Saturday, February 25, 2012

Creative organizing at Walmart, and another Southern pol brays about unions

Here's another short round-up from across the South, including a creative new approach to helping Walmart workers and the latest politician's braying in Magnolia Land

A new tactic with Walmart is working

A new strategy to push workers’ rights at the world’s largest retailer, Bentonville, Ark.-based Walmart, is utilizing what has been called “pre-New Deal unionism” and showing some real gains.

OUR Walmart and Warehouse Workers United (WWU), two initiatives backed by the United Food and Commercial Workers (UFCW), have organized public protests, informal meetings of workers, door-to-door membership recruiting campaigns, class-action suits against Walmart subcontractors, and strengthened contacts with workers along the retailer’s international supply chain.

According to writer Spencer Woodman in a compelling article in The Nation magazine’s January 23 edition, “thousands of employees in hundreds of Walmarts in more than thirty states” have joined OUR Walmart, a non-union, union-backed activist group seeking better wages and working conditions. WWU has also made inroads into the 100,000-plus warehouse workers at Walmart and its suppliers in getting them to stand up for their rights, whether as full time or “temp” workers.

Many of the groups’ biggest successes have been in California. However, a show of unity took place in Walmart’s own Bentonville headquarters last October. Walmart workers overcame their fears of retaliation to demand respect and better pay. They weren’t able to meet with Walmart CEO Mike Duke, like they wanted, but they made their voices heard.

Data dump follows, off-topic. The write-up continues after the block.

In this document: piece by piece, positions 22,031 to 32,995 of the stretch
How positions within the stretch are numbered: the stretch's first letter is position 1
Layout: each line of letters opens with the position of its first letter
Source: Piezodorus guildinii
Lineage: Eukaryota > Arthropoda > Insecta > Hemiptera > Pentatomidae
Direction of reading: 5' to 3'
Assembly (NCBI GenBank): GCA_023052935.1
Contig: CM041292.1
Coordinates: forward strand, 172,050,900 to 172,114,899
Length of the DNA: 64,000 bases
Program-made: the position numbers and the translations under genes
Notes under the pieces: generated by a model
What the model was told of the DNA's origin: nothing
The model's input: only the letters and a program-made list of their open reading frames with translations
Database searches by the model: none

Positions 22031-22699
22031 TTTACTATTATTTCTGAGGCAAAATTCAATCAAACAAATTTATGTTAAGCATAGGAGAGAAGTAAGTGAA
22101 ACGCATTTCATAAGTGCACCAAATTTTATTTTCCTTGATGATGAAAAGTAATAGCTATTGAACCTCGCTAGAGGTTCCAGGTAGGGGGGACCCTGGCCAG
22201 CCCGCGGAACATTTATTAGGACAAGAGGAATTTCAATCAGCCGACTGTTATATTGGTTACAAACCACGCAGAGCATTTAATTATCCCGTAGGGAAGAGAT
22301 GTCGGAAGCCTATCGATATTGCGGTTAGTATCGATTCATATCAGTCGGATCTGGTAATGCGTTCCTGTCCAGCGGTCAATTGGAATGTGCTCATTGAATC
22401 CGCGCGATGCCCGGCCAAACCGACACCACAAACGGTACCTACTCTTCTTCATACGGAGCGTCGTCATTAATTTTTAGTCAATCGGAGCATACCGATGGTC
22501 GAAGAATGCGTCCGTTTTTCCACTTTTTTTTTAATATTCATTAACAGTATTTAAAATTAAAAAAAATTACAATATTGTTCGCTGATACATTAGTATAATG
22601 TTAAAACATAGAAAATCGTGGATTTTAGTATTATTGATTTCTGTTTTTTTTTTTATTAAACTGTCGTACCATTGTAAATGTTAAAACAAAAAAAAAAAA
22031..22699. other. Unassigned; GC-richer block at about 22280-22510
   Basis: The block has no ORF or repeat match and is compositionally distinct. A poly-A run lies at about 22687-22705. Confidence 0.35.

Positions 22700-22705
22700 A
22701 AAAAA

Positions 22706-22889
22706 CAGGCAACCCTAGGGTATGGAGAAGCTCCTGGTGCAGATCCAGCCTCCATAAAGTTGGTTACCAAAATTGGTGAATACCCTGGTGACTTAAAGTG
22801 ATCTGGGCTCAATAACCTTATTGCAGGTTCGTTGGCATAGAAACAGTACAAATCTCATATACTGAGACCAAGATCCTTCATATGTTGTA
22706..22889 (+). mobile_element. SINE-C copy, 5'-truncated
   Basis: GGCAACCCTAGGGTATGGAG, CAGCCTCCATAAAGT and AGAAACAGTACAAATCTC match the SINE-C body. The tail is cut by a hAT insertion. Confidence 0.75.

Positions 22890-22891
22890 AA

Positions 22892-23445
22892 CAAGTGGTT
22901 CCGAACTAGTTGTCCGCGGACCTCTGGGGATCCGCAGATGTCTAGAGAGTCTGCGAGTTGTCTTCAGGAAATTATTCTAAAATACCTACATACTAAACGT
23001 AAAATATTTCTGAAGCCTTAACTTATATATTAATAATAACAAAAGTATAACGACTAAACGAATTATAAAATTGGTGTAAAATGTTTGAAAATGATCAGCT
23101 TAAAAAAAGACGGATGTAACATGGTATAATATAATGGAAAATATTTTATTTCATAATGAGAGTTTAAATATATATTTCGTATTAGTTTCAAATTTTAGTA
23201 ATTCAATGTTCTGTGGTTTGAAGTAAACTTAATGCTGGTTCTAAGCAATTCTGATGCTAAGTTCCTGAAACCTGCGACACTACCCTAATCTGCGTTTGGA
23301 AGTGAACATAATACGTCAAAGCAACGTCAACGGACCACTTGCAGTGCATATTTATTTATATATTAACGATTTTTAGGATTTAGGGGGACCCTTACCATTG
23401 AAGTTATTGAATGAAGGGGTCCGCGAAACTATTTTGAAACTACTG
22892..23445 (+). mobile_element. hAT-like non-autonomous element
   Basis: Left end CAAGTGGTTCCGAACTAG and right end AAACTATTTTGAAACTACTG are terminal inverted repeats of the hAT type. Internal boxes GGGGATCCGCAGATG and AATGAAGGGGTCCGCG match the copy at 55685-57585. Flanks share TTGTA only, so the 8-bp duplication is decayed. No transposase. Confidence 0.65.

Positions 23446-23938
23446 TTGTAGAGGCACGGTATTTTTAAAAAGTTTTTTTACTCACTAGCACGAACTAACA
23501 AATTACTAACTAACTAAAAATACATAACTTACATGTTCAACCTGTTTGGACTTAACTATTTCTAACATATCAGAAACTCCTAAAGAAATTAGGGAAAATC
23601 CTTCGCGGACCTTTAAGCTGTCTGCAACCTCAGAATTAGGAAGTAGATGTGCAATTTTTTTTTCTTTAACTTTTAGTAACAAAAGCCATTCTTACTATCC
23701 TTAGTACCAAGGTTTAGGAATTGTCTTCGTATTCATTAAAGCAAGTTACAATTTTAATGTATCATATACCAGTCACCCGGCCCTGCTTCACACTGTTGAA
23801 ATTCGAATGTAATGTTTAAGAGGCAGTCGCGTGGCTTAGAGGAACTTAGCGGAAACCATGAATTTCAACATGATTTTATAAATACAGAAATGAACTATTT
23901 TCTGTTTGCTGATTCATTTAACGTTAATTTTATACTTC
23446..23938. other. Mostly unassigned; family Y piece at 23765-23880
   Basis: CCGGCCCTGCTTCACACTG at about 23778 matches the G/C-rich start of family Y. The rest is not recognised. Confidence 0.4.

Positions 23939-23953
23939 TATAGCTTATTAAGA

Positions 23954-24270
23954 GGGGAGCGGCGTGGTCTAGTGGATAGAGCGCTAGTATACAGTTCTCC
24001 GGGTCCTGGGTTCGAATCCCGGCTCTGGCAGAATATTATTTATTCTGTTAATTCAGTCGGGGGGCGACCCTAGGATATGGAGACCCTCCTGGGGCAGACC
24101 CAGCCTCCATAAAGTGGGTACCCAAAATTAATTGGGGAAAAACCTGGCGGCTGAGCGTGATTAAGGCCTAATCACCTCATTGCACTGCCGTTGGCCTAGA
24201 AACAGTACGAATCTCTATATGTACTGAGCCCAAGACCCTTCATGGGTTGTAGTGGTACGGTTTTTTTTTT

“These worker associations bargain outside pre-established frameworks of negotiation, using any means legal to pressure management into recognizing their interests,” Woodman writes. It’s “an arrangement that closely resembles pre-New Deal unionism. With little institutional arbitration, this model can be seen as a rawer, more organic form of workplace struggle.”

The long, frustrating battle to organize union-hostile Walmart is well-known. However, the UFCW and the Service Employees International Union (SEIU) have been pursuing different avenues for several years, particularly in establishing web sites to tell the truth about Walmart to the world. The UFCW’s Wake Up Walmart, which is now called Making Change at Walmart, and SEIU’s Walmart Watch helped force the company to try to clean up its image, taking on environmentally sensitive “green” projects and even endorsing President Obama’s healthcare plan.

Yet, as Woodman writes, Walmart’s new, spruced-up self emphatically did NOT include any changes in attitudes toward unions.

So the fight goes on. If true change does eventually come to the Bentonville company, the whole world will feel its effects.

And the anti-union braying in the South continues …

As reported in Facing South recently by Phil Mattera of Dirt Diggers Digest, South Carolina Gov. Nikki Haley has been braying the usual anti-union diatribes we expect from Southern pols wedded to their corporate backers.

“We’ll make sure the unions understand full well that they are not needed, not wanted, and not welcome in the state of South Carolina,” Haley said recently in her State of the State address. “We love that we are one of the least unionized states in the country.”